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Apple’s earnings outlook has been lackluster this year, largely thanks to a slowdown in sales of iPhones, a major revenue driver for the tech company. As Apple reports its fiscal Q4 earnings this week, how the iPhone 7 is doing will likely be top of mind.
Apple is holding tight to its share of smartphone users in the US, eMarketer estimates. More than 90 million people in the US own and use iPhones this year, representing 43.5% of the smartphone population. That’s slightly up from 43.3% in 2015 and 42.3% in 2014.
Smartphone owners are still most likely to have an Android-based handset: 52.0% have one this year, up from 51.7% in 2015.
Still, nearly 8 million more people will own iPhones this year than last year, eMarketer estimates, for growth of more than 9%. iPhones are also gaining share in the UK market—where they are also behind Android, but performing better than other options like Windows Phones.
Although the number of overall iPad users continues to increase, Apple has been losing share in the US tablet market. After falling below 50% for the first time in 2015, Apple’s share of the tablet market is expected to drop to 47.8% in 2016. By 2020, eMarketer estimates, 44.0% of tablet users in the US will be using an iPad.
Apple is also a relatively small player in the US over-the-top (OTT) TV market. Apple TV trails Google Chromecast and Roku, and its share of viewers is shrinking. This year, 11.3% of connected TV users will have an Apple TV, compared with 16.8% with a Chromecast and 16.4% with a Roku box.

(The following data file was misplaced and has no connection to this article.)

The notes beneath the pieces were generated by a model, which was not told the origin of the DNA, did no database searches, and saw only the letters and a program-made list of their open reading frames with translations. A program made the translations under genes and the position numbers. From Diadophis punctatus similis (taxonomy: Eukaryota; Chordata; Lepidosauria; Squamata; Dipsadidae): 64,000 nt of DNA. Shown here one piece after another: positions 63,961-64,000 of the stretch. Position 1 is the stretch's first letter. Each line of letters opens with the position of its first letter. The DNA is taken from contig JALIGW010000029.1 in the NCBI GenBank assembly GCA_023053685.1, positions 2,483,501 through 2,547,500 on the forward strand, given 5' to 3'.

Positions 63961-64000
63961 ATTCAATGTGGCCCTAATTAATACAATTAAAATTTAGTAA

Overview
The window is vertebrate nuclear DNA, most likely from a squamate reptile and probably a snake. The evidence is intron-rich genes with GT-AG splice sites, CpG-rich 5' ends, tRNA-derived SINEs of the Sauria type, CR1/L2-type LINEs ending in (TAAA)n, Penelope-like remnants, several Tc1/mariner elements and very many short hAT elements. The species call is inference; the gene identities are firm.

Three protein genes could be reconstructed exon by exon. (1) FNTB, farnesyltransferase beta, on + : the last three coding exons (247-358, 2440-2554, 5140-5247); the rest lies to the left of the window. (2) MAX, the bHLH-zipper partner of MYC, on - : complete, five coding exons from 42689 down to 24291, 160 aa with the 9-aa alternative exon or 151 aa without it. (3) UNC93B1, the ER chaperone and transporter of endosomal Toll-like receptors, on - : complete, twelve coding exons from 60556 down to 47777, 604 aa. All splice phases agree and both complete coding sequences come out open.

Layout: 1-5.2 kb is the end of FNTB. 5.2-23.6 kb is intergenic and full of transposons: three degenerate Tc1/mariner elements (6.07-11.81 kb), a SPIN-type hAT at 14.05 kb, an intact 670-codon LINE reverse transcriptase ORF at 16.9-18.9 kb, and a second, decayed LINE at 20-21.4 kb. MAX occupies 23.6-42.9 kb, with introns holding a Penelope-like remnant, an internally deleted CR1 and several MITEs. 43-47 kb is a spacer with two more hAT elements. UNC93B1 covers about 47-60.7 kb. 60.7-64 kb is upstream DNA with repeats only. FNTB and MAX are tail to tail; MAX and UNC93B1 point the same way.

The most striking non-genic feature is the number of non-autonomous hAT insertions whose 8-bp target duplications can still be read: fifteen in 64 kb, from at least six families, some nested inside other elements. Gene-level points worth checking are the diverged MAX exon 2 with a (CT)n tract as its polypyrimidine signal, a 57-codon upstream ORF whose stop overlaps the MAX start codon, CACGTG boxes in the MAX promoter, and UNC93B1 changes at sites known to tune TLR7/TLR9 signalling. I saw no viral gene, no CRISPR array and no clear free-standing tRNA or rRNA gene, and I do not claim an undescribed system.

Apple is also making moves in the mobile payments market.
“With the launch of iOS 10 and macOS Sierra, Apple is following through with its plans to extend Apple Pay to the web, as well as enhancing the capabilities of third-party mobile app developers to enable new payment experiences in iMessage and Siri,” said eMarketer senior analyst Bryan Yeager. “Though an abundance of research points to consumers not yet replacing their physical wallet with a mobile one, Apple continues to lay the groundwork in the US and around the world to make commerce more frictionless while maintaining a high degree of security. Cementing consumer trust that mobile payments are secure will be critical to mass market adoption.”
eMarketer estimates that US mobile proximity payments—which include payments made with a smartphone at the point of sale—will reach $27.67 billion in 2016. That figure will more than double in 2017, to $62.49 billion.
There will be 38.4 million US mobile proximity payments users in the US in 2016, eMarketer forecasts. That figure will rise to 50.8 million in 2017 and reach 76.0 million, or close to one-third of smartphone users, by 2020.
Peer-to-peer (P2P) mobile payments in the US are also on the rise. In 2016, close to one-quarter of US adults (45.8 million people) will make at least one P2P transaction on their mobile phone per month, totaling $59.42 billion. Mobile P2P payment apps like Venmo and Square Cash are taking advantage of Apple’s new iMessage apps and Siri SDKs in iOS 10 to make it easier to transfer funds to friends and family.
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